Let’s say for example you have a theory and you lose a lot of money in this months’ period. Now this can’t be bad right? If it were real money then you would be really concerned but its only cost you your time right? Nope. The issue here is a mindset one. Yes, losing fake money is obviously better than losing real money. But when you lose in a demo account something happens to your mindset. Your brain (and usually ego) says “if this were in a real account with real money I would have been more careful and not lost all of this money” – So let’s go ahead open an account and I’ll be “more careful” do “more research” make “less trades”…. Can you see how this is also a bad situation?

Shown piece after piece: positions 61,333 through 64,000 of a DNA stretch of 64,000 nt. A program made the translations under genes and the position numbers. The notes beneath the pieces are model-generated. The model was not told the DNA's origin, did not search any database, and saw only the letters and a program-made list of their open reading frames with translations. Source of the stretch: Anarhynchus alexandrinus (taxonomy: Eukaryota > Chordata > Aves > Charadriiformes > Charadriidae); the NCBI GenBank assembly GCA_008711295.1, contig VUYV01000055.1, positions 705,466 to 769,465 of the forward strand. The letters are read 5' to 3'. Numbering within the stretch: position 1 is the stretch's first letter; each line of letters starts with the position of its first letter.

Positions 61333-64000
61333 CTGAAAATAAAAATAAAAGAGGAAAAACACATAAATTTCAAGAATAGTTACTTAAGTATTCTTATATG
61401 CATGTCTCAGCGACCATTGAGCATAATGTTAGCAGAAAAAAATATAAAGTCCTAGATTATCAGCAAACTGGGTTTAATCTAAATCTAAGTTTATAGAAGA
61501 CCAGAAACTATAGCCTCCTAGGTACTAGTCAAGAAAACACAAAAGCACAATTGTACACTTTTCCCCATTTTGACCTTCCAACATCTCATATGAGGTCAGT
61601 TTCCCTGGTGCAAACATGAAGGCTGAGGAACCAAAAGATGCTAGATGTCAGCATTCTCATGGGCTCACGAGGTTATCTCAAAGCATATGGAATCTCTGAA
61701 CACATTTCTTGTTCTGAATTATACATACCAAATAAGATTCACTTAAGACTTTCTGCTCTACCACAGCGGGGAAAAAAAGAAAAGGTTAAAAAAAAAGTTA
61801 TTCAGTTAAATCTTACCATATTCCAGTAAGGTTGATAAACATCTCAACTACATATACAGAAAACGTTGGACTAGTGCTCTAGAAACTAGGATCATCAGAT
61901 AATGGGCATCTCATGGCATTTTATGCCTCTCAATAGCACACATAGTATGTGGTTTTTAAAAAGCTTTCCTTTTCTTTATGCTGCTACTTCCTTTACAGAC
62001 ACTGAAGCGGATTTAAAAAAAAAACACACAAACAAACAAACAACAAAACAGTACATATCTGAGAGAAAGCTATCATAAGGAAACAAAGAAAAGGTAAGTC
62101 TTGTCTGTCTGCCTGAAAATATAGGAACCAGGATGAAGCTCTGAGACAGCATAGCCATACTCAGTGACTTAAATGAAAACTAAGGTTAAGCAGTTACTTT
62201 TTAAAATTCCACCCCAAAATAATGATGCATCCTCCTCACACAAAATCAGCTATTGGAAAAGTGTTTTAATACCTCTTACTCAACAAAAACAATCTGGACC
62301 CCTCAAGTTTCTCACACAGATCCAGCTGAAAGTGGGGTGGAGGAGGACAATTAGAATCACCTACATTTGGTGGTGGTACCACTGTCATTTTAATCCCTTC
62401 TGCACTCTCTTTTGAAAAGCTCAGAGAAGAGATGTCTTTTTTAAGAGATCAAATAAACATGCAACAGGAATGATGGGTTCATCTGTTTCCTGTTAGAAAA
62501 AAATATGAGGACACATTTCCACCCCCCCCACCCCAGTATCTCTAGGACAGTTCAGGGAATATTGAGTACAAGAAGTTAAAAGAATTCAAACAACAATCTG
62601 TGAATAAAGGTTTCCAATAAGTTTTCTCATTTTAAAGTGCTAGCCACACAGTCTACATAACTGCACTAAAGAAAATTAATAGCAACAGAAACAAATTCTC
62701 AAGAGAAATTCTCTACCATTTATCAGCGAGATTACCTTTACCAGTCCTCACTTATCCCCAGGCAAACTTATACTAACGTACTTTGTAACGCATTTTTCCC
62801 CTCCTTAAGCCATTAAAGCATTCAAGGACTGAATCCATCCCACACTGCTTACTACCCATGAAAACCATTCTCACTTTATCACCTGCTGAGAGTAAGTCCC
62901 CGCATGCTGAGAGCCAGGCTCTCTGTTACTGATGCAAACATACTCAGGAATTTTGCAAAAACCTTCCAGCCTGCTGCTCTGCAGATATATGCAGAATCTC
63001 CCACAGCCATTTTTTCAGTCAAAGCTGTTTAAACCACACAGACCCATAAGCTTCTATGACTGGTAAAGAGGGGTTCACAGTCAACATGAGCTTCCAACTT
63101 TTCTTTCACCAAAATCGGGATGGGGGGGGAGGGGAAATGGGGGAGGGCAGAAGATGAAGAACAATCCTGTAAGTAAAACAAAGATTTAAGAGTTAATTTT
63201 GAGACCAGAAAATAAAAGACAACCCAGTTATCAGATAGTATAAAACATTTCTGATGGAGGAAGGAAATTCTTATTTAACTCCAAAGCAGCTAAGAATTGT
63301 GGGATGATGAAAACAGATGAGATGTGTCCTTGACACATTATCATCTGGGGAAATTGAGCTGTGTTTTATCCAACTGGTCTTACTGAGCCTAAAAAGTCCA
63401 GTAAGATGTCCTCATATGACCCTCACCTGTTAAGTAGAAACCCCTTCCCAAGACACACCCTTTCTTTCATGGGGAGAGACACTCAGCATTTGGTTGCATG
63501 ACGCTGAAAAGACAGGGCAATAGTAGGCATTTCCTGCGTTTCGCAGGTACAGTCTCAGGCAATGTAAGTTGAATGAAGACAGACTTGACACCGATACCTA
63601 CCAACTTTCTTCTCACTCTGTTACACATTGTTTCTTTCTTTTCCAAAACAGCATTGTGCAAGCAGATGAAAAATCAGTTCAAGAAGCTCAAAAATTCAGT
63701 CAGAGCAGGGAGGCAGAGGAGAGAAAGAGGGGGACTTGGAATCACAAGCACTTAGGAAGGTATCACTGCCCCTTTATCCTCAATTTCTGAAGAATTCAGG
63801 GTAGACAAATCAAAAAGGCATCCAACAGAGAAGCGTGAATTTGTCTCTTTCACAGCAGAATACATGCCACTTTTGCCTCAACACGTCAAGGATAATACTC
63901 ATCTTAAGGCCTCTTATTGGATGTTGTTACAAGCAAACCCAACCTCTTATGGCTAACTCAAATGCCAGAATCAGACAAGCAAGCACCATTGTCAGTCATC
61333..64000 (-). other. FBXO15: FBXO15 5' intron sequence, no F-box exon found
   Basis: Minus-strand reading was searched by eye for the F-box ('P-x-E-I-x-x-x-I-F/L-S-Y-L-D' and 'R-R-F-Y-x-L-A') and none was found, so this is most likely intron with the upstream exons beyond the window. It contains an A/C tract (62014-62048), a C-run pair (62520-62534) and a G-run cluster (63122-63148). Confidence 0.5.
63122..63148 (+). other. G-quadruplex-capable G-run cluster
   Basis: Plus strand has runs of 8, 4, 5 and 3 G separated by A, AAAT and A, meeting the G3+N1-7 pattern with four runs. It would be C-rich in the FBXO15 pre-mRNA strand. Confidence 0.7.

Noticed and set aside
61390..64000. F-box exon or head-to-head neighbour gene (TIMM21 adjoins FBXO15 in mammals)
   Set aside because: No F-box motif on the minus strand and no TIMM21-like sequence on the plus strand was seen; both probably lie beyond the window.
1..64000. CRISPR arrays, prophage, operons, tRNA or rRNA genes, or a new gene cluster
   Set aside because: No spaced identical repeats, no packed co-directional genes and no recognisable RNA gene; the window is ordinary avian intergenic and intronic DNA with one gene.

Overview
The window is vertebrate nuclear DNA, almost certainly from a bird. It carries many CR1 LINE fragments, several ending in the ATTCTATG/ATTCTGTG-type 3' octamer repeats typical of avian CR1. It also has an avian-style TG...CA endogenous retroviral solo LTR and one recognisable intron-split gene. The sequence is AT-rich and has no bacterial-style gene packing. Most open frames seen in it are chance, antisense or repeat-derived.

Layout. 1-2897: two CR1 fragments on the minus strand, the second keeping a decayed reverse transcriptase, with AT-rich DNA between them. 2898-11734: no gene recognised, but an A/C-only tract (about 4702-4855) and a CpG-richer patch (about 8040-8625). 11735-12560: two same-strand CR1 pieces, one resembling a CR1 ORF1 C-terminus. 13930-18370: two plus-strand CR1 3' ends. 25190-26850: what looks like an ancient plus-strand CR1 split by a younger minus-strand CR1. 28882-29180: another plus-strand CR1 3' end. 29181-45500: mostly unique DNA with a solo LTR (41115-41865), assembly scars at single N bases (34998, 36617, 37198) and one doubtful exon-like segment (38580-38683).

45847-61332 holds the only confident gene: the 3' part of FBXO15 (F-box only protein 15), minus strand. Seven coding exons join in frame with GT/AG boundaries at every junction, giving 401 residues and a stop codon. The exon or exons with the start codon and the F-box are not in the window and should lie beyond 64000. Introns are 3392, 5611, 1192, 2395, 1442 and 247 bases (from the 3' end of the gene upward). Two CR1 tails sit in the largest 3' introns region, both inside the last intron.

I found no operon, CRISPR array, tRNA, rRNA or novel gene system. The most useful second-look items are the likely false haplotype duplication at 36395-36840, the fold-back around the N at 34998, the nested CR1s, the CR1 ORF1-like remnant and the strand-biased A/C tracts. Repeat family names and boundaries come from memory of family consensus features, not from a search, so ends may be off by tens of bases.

2.) Demo Accounts Take To Long
If you’ve read any of my guides on forex trading you know 2 things. The first is I recommend a high starting capital, and in the time you are accumulating this capital, I recommend learning and researching EVERYTHING! I’ve even done a timeline article stating you should research for a year straight before even making a single trade! Now that’s a lot of time to be constantly reading, learning, testing before you even start implementation (which is a whole other learning stage of its own.) Using a demo account is just adding more time between you and potential profit! Something that I do not recommend after you’ve spent a year researching!
3.) Back Testing Strategy